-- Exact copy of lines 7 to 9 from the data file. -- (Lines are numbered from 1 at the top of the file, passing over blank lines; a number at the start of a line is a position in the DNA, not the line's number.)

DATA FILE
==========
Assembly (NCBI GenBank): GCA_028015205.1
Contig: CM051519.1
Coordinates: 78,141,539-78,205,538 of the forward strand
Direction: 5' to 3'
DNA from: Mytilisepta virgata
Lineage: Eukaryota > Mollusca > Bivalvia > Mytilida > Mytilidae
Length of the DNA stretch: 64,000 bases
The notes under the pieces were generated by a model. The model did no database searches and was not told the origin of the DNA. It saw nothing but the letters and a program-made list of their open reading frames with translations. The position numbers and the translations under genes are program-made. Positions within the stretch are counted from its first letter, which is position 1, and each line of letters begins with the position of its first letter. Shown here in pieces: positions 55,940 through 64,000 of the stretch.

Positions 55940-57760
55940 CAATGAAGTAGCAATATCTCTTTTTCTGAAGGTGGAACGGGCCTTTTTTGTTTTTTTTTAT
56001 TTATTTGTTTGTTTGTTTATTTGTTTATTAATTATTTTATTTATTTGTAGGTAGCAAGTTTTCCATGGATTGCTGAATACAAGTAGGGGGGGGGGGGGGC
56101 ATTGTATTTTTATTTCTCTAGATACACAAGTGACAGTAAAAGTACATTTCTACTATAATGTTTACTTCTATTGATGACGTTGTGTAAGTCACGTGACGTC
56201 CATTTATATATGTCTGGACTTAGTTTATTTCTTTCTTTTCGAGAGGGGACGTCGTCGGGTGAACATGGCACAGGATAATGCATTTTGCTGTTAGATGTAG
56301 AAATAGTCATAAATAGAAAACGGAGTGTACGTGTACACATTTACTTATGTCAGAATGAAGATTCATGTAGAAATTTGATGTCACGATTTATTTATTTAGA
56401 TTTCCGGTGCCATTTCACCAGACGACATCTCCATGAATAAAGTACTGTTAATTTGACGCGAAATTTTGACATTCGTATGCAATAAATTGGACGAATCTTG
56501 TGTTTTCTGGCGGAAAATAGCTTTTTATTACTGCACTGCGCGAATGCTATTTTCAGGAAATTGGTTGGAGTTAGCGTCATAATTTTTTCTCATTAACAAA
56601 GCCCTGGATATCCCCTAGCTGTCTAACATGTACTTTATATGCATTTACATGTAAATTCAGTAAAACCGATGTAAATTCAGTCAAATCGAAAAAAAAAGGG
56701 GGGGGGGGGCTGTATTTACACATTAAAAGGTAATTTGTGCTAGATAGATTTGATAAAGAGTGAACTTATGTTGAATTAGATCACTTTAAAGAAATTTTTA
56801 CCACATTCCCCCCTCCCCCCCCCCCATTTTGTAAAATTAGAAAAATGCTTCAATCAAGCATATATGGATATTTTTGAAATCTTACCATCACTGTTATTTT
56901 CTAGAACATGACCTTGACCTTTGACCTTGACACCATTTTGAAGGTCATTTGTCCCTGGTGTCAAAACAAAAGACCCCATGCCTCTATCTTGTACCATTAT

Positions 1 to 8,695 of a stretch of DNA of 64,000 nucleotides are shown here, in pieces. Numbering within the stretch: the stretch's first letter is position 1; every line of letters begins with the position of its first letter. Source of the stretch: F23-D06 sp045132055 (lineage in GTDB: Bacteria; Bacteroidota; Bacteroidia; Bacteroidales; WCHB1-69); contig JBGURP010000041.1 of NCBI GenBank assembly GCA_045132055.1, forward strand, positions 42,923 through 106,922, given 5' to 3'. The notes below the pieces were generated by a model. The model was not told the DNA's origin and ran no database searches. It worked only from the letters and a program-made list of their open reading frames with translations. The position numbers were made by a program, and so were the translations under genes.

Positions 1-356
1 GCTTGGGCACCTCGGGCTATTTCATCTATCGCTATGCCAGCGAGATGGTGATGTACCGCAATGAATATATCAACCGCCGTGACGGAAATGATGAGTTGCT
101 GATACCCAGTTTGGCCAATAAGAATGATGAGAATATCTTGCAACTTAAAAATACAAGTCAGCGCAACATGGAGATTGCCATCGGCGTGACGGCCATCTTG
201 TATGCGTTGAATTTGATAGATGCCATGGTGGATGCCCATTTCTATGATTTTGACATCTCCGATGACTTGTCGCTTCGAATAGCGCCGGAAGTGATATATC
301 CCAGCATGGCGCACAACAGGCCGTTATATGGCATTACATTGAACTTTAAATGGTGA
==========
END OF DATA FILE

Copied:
Length of the DNA stretch: 64,000 bases
The notes under the pieces were generated by a model. The model did no database searches and was not told the origin of the DNA. It saw nothing but the letters and a program-made list of their open reading frames with translations. The position numbers and the translations under genes are program-made. Positions within the stretch are counted from its first letter, which is position 1, and each line of letters begins with the position of its first letter. Shown here in pieces: positions 55,940 through 64,000 of the stretch.

Positions 55940-57760